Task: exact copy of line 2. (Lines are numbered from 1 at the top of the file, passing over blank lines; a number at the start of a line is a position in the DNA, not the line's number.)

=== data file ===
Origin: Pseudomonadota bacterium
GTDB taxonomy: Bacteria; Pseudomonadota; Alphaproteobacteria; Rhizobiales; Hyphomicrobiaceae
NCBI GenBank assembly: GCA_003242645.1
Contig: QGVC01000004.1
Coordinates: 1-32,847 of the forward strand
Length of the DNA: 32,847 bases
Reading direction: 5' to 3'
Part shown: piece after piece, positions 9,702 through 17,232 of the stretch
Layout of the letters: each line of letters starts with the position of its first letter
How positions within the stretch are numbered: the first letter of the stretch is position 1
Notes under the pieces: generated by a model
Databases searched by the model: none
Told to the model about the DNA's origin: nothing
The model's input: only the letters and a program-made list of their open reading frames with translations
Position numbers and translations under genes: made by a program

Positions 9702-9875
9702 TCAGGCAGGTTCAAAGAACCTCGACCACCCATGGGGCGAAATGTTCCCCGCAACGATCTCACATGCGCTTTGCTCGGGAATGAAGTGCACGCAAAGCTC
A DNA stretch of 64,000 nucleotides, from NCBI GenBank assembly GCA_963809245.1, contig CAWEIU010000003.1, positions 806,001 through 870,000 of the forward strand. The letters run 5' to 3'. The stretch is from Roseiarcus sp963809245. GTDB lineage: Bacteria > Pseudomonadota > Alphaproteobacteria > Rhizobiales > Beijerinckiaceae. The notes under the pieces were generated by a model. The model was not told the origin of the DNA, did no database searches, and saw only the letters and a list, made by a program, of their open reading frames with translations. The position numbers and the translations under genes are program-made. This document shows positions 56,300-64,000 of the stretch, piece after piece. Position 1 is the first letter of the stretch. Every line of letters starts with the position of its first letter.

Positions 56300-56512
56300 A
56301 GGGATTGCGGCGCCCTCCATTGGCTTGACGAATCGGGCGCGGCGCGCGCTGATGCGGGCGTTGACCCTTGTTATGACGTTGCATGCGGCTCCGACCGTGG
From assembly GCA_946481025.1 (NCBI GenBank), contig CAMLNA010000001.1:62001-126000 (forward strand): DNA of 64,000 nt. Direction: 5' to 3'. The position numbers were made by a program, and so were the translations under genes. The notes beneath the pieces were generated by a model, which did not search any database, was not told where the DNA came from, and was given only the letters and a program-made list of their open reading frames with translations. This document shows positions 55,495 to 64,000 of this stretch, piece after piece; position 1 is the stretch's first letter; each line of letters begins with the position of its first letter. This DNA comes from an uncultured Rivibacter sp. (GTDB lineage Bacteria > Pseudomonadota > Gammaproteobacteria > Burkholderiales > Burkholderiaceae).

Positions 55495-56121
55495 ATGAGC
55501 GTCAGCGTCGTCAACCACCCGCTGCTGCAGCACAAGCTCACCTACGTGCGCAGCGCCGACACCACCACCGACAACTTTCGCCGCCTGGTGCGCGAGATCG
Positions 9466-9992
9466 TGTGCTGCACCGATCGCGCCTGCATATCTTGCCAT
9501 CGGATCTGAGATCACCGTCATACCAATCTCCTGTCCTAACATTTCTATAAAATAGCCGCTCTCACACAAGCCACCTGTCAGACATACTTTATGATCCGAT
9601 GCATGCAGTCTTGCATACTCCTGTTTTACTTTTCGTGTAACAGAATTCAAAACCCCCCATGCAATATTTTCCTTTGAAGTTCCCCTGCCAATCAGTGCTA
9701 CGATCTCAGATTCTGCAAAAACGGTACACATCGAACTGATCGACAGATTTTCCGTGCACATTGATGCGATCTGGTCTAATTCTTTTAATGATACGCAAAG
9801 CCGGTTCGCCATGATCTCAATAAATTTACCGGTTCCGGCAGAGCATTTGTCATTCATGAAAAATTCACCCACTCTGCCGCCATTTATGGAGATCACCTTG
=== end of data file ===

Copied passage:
GTDB taxonomy: Bacteria; Pseudomonadota; Alphaproteobacteria; Rhizobiales; Hyphomicrobiaceae